Local News

NTSB: Plane sped before fatal crash

Posted July 14, 2010

— Federal investigators looking into a fatal plane crash at a Chapel Hill airport this week believe the pilot attempted to land and then sped up before the aircraft crashed into a tree.

National Transportation Safety Board officials said Wednesday that witnesses reported seeing the plane's tail strike the ground three times as the pilot attempted to land the single-engine Cirrus SR20.

The plane then veered off to the left side of the runway, and that's when the speed of the plane increased, officials said.

The pilot and plane's owner, Thomas Pitts, 65, of Wilmington, Del., was killed. His co-pilot, James Donahue, was in critical condition Wednesday at UNC Hospitals.

The only passenger on the plane, Kyle Henn, 22, was released from the hospital Wednesday morning.

The crash happened around 3 p.m. Monday at Horace Williams Airport, a private airport that sits off Martin Luther King Jr. Boulevard near the University of North Carolina at Chapel Hill campus.

The university-owned airport has about 15 flights per day, officials said, many of which have to do with university programs.

Chapel Hill neighbors were concerned about airport Chapel Hill neighbors were concerned about airport

Since 1981, 13 people, including Pitts, have died in crashes associated with the airport, Susan Houston, with UNC News Services, said.

Those deaths stem from two crashes at the airport in 1981, in which eight people died, and another in 1989 in which one person died.

A plane taking off from the airport in 1993 crashed at nearby Finley Golf Course, resulting in three deaths, Houston said.

UNC plans to close the airport permanently as part of a plan to expand the campus, Houston said.

No date has been set, however, she said, since the expansion plans are contingent on the university getting the necessary funding.


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  • frosty Jul 15, 2010

    I believe from previous articles, the pilot was very experienced.

    Though it seems Cirrus do have a lot a accidents. But I have read that statistically they are not any worse that other GA aircraft.

    I do find the article interesting in how they went back just far enough to make the fatality rate at the airport as bad as they could. They could not say there had been only 2 in the last twenty years but had to go back to the fluke year of 1981.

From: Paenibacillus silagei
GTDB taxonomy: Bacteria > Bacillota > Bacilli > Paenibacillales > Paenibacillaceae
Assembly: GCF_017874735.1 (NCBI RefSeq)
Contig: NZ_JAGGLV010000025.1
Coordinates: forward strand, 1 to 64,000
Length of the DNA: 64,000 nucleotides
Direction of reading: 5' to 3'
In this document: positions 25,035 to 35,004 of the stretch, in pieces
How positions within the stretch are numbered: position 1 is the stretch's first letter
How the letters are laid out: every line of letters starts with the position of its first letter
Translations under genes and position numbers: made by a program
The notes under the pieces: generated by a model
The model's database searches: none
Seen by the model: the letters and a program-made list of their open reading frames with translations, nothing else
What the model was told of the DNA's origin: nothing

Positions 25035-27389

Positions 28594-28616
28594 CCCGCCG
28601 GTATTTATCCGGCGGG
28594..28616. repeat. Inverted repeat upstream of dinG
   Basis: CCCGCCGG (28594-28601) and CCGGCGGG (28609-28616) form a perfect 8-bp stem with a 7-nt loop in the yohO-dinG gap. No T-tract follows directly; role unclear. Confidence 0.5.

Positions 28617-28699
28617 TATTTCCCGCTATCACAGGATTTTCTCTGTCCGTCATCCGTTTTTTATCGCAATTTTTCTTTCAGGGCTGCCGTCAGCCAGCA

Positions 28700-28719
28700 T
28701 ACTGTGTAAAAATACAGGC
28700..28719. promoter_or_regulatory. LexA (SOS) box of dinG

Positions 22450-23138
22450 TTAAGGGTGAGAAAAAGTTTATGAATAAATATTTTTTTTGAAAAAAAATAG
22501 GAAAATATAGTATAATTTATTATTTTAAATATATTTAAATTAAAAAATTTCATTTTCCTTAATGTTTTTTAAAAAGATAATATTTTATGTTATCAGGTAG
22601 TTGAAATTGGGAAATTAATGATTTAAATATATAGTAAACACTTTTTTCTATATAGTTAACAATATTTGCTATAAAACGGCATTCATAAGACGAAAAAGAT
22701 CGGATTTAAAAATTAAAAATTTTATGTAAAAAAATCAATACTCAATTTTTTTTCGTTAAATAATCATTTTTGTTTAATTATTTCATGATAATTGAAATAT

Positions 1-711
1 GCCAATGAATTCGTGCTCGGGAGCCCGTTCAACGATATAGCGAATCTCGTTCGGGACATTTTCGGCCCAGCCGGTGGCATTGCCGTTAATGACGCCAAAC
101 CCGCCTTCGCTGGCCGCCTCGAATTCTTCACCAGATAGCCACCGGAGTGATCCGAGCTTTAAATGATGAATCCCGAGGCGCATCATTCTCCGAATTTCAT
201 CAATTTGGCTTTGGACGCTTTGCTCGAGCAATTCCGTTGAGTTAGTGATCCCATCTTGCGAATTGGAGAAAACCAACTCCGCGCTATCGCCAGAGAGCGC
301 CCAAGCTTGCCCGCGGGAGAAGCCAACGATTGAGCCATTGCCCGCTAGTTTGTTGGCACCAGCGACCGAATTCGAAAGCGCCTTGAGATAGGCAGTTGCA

I guess the editors want to close a perfectly good airport too.

  • Robert Larson Jul 15, 2010

    Possibly a pilot-induced oscillation event? Then a go-around attempt but he was so messed up the left-turning tendency got the better of him and he lost directional control.

    Anyone know how many hours the pilot had?

  • gman976 Jul 15, 2010

    Oh, another thing that is pretty common. The news media usually tries to make the accident facts fit an auto accident template which makes the initial report/speculation wrong most of the time.

  • spartanpirate Jul 15, 2010

    Could the pilot have had a blackout or a heart attack. That could be one reason for the crash. It really doesn't matter right now. All 3 families are suffering. I just hope that the co-pilot will be ok.

  • EverythingTicksMeOff Jul 15, 2010

    Bilbo, it's called a "throttle". He wasn't flying a Toyota. :-)

  • pclifton Jul 14, 2010

    @Mr. Sensible:

    You're probably backwards with your cause and effect. Adding power in a prop plane causes a left-turning tendency- and that's the side of the runway he ran off of. I'd say there's a good chance he was already overwhelmed when he made the go-round decision, and he wasn't prepared to put in right rudder to maintain centerline.

  • GulfWarVet Jul 14, 2010

    Getting behind the power curve in any plane can lead to this sort of outcome. Cirrus planes have small chord lines, meaning a sleak airfoil that allows it to fly at faster cruise speeds. With that comes faster approach and landing speeds. IF the pilot gets to low and slow, or the wind changes direction eats up his buffer (changing from head to strong quartering tailwind) the plane just stops flying. Natural reaction is to add power when bleeding airspeed. But once he struck the ground (for the 3rd time) that should have been enough indication that extra go-go juice wasn't gonna make that albatros regain controlled flight.

  • Bilbo Jul 14, 2010

    The attempt to land sounds like a rough ride with tail bouncing, veering to left, then bouncing through the grass. All the bouncing and heaving could have caused the pilot or co-pilot to hit the accelerator inadvertently? I'm sure the acceleration was unintentional, or maybe the pilot was going to try to abort the landing, do a touch-and-go and come back around.

    Just some thoughts.

  • Mr. Sensible Jul 14, 2010

    Why would you speed up before hitting a tree? He may have gone long and been trying for a go around but he made the decision late. Condolences to the family. Too much loss in a short time.

  • drh3102 Jul 14, 2010

    I would like to hear his story concerning what happened. he might not be a pilot but he knows what happened. I know this line of aircraft and they are way to easy to fly to allow this to happen.